Last Tuesday, I got a text from an old friend telling me that John Sweezy had died.
The name John Sweezy won’t be a familiar one to most of the people reading this blog, but for many years, John headed the Republican Party in Marion County, Indianapolis, Indiana. John served as the Republican County Chair for twenty-eight years, and during those years, the local GOP dominated Indianapolis’ political life. Much of that political success was a result of his meticulous attention to grass-roots organization: making sure that each precinct had a committee-person who polled their neighborhoods and used the information to turn out the vote on election day.
Politicians today could learn an important lesson from that grass-roots emphasis, because those regular Republican victories under John’s management were despite the fact that registered Democrats outnumbered registered Republicans 3 to 2. (John used to say he was so grateful that “Democrats don’t vote.”)
But there was another, important reason so many people (even friends of mine who were Democrats) voted Republican. John consistently threw party support to competent, sensible candidates–people who understood municipal governance and wanted to do it well. He had nothing good to say about the then-emerging Christian Taliban, and he welcomed women and minority volunteers and candidates.
I know, because I was one of those women. I had been an active volunteer, working for Dick Lugar and Bill Hudnut, among others, when Hudnut decided to appoint me Corporation Counsel. No woman had previously held that position. John was supportive–in more ways than one. Not only did he approve of Bill’s choice to place a relatively young (33) woman at the head of the city’s legal department, he did something that now, in the wake of serial scandals, seems prescient: in a private conversation, he identified the men I should avoid being alone with! Later, when I ran for Congress, he was incredibly supportive.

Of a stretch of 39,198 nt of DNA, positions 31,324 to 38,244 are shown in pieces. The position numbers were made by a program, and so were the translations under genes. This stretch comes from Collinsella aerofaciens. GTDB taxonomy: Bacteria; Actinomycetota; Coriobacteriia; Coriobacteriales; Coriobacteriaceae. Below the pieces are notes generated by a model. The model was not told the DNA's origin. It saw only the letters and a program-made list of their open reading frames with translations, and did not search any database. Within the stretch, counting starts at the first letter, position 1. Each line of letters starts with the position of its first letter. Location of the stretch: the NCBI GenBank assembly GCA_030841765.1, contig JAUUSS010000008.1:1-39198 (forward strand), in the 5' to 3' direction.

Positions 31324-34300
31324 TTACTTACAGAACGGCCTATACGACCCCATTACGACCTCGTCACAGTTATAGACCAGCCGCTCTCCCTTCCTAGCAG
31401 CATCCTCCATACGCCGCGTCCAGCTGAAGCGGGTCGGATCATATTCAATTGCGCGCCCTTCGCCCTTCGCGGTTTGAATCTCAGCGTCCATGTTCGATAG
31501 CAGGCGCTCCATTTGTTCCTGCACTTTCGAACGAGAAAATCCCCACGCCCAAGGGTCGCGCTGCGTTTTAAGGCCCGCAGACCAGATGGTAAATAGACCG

I still remember a number of John’s favorite sayings. My own favorite was his mantra–and firm belief– that “Good government is good politics.”
He used to say that every citizen should be required to work for government for two years, and prohibited from staying in government for more than four. It was his way of acknowledging the problems government faces when citizens are ignorant of the operation of their government and the issues involved in managing a city or state–and the sclerosis that sets in when too many people have been in office too long. (John had trained as a mechanical engineer, and had served a stint as Indianapolis’ Director of Public Works, so his attitude was informed by experience.)
Later, when the GOP stopped being the party I had worked for, the party of people like John Sweezy, I became a Democrat, and only rarely saw or spoke to John. It was my loss. (Once, after he read a particularly snarky column I’d written, John called me to say he disagreed with my point, but that he still “appreciated” me. We made vague plans to have lunch “soon,” but somehow that never happened. My fault for letting the minutiae of everyday life interfere with the importance of friendship.) Now he’s gone–and so is the party he served so well.
I miss them both. R.I.P.